Nigerian aviation industry is facing a significant crisis as over 40 aircraft from domestic airlines are currently grounded, both abroad and in Nigeria, due to a severe shortage of foreign exchange, according to a report by News Reporters. This shortage has affected various aspects of airline operations, from paying foreign aircraft maintenance facilities to acquiring crucial spare parts and even replacing old engines.
Of the grounded aircraft, more than 30 are stranded overseas, while slightly over 10 are unable to take flight within Nigeria due to the lack of foreign exchange necessary for maintenance and repairs. This crisis threatens to exacerbate the ongoing flight disruptions experienced by passengers due to the shortage of available airplanes.
The largest Nigerian carrier, Air Peace, has been significantly impacted, with approximately 15 of its planes stranded abroad. Other domestic airlines, including Dana Air, Max Air, Azman Air, and Arik Air, collectively account for more than 25 grounded aircraft, both domestically and abroad, due to the foreign exchange constraints.
Allen Onyema, Chairman of Air Peace, revealed that the carrier currently has around $14 million stranded in the Central Bank of Nigeria, emphasizing that the dire situation was not hidden. He also highlighted that in 2022 alone, Air Peace spent a staggering N78 billion on aircraft maintenance, with these funds directed to foreign countries. He stressed the importance of truthful government support and ease of doing business for the growth of the local aviation industry.
Jacky Hathiramani, Managing Director of Dana Air, echoed the sentiment of other operators, emphasizing that the forex shortage was a pressing issue affecting all domestic carriers. He called upon the Federal Government to intervene urgently to support the domestic airline industry and ensure that airlines can maintain their schedules.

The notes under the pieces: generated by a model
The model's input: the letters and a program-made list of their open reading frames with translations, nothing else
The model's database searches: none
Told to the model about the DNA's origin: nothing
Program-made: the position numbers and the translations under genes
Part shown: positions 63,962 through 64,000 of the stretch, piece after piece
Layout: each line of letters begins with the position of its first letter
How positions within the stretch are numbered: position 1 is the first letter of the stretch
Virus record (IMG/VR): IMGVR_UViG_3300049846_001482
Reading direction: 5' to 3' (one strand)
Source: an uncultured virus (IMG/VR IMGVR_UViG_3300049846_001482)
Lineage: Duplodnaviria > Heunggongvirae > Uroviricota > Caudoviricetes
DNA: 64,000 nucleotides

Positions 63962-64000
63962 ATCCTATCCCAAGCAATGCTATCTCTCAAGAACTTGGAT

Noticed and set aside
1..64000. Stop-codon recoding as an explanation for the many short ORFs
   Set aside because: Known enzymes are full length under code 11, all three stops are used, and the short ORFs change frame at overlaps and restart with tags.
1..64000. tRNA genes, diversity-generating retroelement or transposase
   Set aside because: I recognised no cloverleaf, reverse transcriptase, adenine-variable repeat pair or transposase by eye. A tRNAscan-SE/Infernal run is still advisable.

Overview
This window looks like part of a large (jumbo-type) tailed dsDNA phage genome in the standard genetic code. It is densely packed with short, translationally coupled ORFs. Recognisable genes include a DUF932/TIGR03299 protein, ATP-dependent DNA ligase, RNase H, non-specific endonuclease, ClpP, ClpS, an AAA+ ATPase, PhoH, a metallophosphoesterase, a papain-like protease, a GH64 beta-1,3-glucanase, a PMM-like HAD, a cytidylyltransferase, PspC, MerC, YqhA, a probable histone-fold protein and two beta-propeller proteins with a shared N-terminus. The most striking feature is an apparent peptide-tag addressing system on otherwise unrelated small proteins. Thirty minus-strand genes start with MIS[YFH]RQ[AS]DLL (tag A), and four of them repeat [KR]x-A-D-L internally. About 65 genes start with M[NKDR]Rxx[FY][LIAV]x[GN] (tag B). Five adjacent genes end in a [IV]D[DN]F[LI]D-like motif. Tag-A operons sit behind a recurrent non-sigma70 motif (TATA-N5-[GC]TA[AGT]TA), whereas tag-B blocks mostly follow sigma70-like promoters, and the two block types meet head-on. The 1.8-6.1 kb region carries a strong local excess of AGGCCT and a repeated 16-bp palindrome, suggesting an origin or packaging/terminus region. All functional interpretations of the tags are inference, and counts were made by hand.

Max Air is also grappling with the forex scarcity, struggling to complete routine maintenance on four of its planes. The forex shortage has severely limited their ability to operate their full fleet of seven aircraft.
Azman Air is facing a similar situation, with two of its planes stranded abroad. The forex scarcity is creating considerable challenges for operators across the board, hindering routine maintenance and international travel for these airlines.
Captain Ado Sanusi, CEO of Aero Contractors, acknowledged that the forex crisis had far-reaching effects on the industry. He credited Aero Contractors’ ability to avoid having aircraft stranded overseas to the presence of a maintenance facility in the country. However, he emphasized the importance of addressing the broader forex issue, as it impacts ticket prices and all aspects of airline operations.
In response to these challenges, Prof Obiora Okonkwo, spokesperson for Airline Operators of Nigeria and Chairman of United Airlines Nigeria, called for the Central Bank of Nigeria to create a special forex window for the local airline industry. He stressed that this measure was essential to maintain financial integrity within airlines and, ultimately, ensure air safety. As the crisis persists, stakeholders in the Nigerian aviation sector are eagerly awaiting solutions to ease the forex scarcity and get grounded aircraft back in the sky.